Why Buying a House with Foundation Problems is Risky?


Whether you are a first time home buyer or if you’ve been through the process before, there is no doubt it is an exciting time of life. But it can also be quite nerve-wracking, particularly if you are going to be prudent with your mortgage offering. In order to contain costs, many folks are going for much older houses.

But these older homes often present the new buyer with a number of structural challenges that could prove to be damaging to the new owner down the line. These could include problems to do with roofing and exterior fixtures and fittings such as drainpipes trailing from roof to ground or foundation levels.

Speaking of those foundation levels, this short article delves into the question of why buying a second-hand house with foundation problems could be a risk. Our recommendation is to take on expert advice and read extensively on authoritative sites such as http://www.foundationrepairdfw.net/blog/everything-you-need-to-know-to-identify-foundation-problems/ which show you pretty much everything you need to know on how to identify foundation problems.

The Risks

If you take the view of the bespoke risk management consultant, the risks consequent to uneven foundations should be obvious. As a home owner, you have the power and authority to impose your own plan of action, but as a potential buyer you can sometimes be imposed upon by hardy salespersons who are far too much in a hurry to rush you towards signing on the dotted line.

This form of salesmanship quite possibly poses the biggest risk of all. Another early warning is clear evidence of poor housekeeping, from basic cleaning to tidying up the home’s exteriors. When viewing houses, arm yourself with your own discrete checklist and look out for these tell-tale signs towards untimely accidents and tripping or slipping. Internally, and in basement areas, you’ll mostly be looking out for uneven floors. You could also make enquiries as to how high the owner’s utility bills are on average.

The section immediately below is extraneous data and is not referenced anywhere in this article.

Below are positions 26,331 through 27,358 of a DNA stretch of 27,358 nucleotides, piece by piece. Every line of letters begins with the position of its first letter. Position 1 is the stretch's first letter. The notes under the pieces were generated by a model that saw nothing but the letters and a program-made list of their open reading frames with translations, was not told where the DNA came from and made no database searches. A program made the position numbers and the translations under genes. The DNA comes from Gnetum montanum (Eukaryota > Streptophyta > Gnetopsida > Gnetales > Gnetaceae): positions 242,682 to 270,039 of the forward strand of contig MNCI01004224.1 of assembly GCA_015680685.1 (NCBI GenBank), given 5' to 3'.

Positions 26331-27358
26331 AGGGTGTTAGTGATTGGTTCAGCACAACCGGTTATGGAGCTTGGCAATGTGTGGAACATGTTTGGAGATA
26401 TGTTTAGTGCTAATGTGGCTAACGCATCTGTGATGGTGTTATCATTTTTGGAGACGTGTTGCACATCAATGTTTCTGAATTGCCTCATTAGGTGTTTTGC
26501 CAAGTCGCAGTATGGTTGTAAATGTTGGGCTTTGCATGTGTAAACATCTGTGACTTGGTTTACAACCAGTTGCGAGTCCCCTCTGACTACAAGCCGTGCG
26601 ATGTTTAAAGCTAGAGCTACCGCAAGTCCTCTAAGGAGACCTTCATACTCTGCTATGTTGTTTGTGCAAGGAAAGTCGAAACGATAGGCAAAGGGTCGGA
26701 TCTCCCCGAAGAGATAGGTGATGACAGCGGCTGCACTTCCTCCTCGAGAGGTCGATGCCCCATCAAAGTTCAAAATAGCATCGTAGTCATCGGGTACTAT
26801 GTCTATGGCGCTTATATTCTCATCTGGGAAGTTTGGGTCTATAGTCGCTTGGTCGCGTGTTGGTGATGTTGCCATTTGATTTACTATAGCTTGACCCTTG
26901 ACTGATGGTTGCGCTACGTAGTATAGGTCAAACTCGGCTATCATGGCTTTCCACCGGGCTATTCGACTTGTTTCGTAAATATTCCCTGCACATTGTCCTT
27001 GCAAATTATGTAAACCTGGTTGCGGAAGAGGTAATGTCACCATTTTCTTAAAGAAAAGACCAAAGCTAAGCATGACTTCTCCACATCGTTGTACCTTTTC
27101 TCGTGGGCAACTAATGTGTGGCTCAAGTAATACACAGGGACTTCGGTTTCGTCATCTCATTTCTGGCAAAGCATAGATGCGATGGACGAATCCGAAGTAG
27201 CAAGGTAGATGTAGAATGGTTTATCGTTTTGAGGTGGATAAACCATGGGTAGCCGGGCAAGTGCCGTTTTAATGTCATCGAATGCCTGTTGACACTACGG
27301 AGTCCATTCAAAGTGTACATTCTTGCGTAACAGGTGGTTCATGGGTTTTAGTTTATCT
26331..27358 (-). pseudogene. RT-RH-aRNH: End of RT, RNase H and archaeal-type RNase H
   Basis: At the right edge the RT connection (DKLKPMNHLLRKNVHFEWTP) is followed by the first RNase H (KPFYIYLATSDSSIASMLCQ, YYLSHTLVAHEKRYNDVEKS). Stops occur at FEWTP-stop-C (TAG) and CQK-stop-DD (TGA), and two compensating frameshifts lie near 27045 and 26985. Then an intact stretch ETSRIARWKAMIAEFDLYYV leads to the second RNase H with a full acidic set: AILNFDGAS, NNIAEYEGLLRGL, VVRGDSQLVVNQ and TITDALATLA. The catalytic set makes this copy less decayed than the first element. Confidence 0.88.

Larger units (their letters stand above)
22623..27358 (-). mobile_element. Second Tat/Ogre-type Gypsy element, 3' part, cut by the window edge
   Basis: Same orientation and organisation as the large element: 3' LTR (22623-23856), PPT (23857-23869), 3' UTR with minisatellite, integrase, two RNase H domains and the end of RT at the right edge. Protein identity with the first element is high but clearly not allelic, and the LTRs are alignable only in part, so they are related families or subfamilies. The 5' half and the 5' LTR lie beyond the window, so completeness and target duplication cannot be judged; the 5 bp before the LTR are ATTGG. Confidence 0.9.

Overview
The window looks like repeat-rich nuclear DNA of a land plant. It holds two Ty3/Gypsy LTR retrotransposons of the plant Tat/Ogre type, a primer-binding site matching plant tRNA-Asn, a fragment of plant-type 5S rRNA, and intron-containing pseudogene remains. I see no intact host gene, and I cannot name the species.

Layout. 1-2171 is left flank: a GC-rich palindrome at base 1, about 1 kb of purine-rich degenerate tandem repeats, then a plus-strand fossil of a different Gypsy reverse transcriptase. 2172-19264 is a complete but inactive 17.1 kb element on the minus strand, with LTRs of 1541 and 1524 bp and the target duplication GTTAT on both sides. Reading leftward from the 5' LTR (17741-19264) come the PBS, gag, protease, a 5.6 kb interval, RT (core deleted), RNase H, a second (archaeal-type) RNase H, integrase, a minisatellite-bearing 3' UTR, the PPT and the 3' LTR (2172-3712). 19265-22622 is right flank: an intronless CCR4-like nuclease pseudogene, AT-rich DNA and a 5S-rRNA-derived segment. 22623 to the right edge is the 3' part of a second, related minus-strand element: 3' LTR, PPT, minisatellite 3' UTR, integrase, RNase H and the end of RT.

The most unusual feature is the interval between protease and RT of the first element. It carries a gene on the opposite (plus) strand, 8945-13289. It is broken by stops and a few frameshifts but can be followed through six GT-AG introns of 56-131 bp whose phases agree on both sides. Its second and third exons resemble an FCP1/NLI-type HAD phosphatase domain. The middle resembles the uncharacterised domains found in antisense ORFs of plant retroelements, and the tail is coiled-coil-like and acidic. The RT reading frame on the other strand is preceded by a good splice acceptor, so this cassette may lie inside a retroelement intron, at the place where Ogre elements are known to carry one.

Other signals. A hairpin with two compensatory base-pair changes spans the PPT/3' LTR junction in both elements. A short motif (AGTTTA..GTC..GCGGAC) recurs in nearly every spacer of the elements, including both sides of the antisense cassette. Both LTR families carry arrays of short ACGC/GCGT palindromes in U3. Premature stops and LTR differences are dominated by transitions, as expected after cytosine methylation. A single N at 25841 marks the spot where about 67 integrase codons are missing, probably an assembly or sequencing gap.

How you can detect these

· Weak concrete – Not just weak concrete, but signs of chipping and flaking too. Along with your checklist, bring with you your screwdriver so you can do a little gentle poking of your own.

· Doors that won’t open or close properly – When doors cannot open and shut evenly, then there’s a good chance that the house’s foundations may be shifting.

· The same goes for the windows – This signal that foundations may be shifting is a little more complex to detect, but it is said that resultantly the window’s sill may move while the window stays fixed in position. This leads to it being difficult to open or close the window properly and without hindrance.

You should not wait to be invited by the house owner or his agent to check for faults. You should take it upon yourself to do this yourself. If you are prevented from carrying out such risk management procedures, then you know it’s a clear sign to walk away and move on to the next house.

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